The Starter: A Lighthouse Shines, Pete Dye Stars, LPGA Scrambles, and Whatnot

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Youth is served at Augusta National – both with Patrick Reed’s victory and the new event starting there next year. The Starter just wishes the LPGA had been included more in the scheduling process. And cheers to the new playoff change for the older guys, though it comes too late to help Bernhard Langer.


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1. Patrick Reed beats back all challenges to win the Masters. Rory McIlroy made an early thrust, then Jordan Spieth and eventually Rickie Fowler. But Reed never flinched, countering a couple of early bogeys with birdies one hole later. How does Captain America look in a green jacket?

2. Sergio Garcia makes more Masters history. Whatever good vibes the Spaniard still held after last year’s win vanished Thursday at No.15. Garcia put five balls into the water, watching wedge after wedge spin back off the green. His 13 – needing just one putt – tied the highest on any Masters hole.

3. Tiger Woods never contends, though he does play all four days. Remember when Woods’ odds actually dipped below 10-1? You would have made a better prop wager on where Woods’ first tee shot in three years would land. (Left trees.) A 73-75 start never got him in the mix, though he made the cut.


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PGA Tour: RBC Heritage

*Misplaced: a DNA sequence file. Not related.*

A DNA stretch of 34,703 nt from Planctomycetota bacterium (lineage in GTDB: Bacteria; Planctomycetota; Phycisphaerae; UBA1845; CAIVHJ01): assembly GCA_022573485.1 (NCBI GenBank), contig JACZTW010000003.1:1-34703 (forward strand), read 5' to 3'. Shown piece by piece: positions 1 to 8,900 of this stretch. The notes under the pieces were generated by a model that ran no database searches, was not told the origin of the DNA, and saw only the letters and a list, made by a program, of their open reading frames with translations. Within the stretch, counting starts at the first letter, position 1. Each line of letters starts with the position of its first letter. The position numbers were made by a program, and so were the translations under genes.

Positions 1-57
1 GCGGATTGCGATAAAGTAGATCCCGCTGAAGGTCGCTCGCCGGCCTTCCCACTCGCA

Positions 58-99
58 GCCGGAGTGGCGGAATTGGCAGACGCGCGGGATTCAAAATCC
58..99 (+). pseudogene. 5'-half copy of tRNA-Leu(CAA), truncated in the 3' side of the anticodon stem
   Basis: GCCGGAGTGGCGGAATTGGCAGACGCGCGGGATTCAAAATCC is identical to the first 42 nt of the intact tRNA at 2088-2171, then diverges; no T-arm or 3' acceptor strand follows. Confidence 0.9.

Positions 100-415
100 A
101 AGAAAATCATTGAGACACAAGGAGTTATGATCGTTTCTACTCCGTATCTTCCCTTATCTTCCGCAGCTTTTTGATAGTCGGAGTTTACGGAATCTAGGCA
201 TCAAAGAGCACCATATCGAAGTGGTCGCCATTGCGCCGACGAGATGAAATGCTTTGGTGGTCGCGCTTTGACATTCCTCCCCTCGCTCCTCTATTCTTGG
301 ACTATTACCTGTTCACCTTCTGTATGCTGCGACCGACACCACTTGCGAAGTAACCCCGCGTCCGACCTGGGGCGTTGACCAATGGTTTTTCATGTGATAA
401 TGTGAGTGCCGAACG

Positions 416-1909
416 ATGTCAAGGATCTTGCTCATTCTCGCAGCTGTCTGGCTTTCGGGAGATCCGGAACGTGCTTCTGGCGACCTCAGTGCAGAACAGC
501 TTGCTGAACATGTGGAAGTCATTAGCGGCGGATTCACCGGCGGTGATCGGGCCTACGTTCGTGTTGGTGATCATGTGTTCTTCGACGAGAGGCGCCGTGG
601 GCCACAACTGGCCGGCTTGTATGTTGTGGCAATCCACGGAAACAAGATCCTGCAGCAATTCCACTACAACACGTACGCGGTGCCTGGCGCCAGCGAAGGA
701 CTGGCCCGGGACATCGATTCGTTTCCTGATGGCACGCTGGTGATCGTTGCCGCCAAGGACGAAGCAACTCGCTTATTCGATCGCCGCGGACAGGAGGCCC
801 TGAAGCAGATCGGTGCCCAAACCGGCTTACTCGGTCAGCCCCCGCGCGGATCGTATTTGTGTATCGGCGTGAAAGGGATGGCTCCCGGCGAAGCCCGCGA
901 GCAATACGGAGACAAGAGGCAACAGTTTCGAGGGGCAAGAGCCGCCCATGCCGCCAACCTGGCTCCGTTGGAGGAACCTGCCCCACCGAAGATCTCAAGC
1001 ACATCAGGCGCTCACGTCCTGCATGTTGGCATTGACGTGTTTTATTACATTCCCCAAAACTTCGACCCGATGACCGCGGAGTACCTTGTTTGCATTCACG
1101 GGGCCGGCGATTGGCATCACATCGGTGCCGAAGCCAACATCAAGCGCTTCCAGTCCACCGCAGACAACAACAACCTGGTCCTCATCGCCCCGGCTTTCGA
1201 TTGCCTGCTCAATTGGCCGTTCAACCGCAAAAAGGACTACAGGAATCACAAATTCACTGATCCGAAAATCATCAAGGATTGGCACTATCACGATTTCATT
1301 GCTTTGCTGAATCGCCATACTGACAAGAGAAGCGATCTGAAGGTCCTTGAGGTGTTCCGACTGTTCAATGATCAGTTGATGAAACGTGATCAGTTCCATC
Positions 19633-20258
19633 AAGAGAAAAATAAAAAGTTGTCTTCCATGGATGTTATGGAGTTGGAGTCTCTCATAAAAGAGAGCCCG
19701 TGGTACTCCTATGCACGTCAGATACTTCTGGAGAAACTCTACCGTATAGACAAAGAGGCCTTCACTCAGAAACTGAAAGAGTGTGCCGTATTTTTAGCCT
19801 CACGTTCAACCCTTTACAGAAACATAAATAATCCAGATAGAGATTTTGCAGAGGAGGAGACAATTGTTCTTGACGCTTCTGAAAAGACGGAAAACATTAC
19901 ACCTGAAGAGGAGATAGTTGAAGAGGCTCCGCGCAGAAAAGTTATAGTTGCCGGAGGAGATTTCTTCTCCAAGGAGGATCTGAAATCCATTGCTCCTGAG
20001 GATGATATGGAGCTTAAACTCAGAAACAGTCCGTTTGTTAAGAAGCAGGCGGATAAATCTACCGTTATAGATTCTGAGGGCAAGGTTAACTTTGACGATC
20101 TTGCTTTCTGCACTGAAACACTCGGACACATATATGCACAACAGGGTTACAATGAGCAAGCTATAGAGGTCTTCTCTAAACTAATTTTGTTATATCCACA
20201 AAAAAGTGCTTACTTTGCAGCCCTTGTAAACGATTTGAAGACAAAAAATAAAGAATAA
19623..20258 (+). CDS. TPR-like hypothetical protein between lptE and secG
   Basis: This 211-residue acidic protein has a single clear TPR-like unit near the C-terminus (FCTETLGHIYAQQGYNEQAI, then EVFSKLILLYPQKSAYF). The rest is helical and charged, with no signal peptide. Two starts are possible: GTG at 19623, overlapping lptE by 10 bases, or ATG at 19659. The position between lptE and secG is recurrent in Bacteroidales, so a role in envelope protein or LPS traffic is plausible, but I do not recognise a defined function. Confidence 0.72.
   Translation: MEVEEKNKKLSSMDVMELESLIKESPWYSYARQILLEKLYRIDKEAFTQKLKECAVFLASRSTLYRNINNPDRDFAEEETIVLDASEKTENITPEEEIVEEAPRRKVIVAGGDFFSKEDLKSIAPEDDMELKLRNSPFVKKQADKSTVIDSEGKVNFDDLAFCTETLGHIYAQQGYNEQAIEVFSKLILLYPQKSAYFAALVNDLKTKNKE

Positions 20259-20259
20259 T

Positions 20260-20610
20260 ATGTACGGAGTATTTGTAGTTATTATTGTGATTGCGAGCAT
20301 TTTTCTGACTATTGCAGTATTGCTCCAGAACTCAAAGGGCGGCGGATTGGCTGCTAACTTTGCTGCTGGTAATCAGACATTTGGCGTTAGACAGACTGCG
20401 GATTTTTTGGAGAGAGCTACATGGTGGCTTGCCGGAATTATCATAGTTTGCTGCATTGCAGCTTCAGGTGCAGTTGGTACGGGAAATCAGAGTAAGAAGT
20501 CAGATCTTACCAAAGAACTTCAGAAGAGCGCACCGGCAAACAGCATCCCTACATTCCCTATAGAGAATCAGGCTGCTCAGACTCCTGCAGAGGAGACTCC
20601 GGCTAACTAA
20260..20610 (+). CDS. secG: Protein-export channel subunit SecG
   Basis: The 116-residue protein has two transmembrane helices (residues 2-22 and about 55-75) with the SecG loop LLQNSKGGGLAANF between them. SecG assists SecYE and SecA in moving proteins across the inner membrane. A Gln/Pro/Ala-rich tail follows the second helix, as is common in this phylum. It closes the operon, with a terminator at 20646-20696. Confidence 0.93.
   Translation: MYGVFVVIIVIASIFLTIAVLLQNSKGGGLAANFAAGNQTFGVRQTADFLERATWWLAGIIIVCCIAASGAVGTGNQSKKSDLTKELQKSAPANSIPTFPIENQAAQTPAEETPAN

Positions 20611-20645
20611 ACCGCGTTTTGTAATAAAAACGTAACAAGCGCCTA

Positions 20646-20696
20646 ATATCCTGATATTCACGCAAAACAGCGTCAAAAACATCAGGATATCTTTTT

Course: Harbour Town Golf Links
Where: Hilton Head Island, S.C.
Defending: Wesley Bryan

LPGA Tour: Lotte Championship
Course: Ko Olina Golf Club
Where: Kapolei, Hawaii
Defending: Cristie Kerr

European Tour: Open de España
Course: Centro Nacional de Golf
Where: Madrid, Spain
Defending: Beef Johnston (2016)

PGA Tour Champions: Mitsubishi Electric Classic
Course: TPC Sugarloaf
Where: Duluth, Ga.
Defending: Stephen Ames


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Though Patrick Reed found himself in a bit of hot water a few years ago when he pronounced himself one of the top 5 players in the world, the new Masters champion has the numbers to say he’s among the top dozen.

Reed ascended to No.11 with his triumph at Augusta National, the first time he’s cracked the top 15 since early 2017. He reached a high of No.7 in late 2016 before enduring a winless run that reached 20 months before Sunday.

It also was a good week for Rickie Fowler, whose ascent to sixth was just one off his career high in 2015. And Jordan Spieth is back up to No.3, bumping Jon Rahm after flirting with the Masters scoring record on Sunday.

1. Dustin Johnson (1) 9.97
2. Justin Thomas (2) 9.40
3. Jordan Spieth (4) 8.74
4. Jon Rahm (3) 8.46
5. Justin Rose (5) 7.48
6. Rickie Fowler (8) 7.24
7. Rory McIlroy (7) 6.69
8. Hideki Matsuyama (6) 6.65
9. Brooks Koepka (10) 5.71
10. Sergio Garcia (9) 5.60
11. Patrick Reed (24) 5.58


Justin Thomas
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With Reed’s triumph at Augusta National, all four major trophies are now in the hands of Americans under the age of 28. The only other time something like that happened was April 2001 – when Tiger Woods held them all.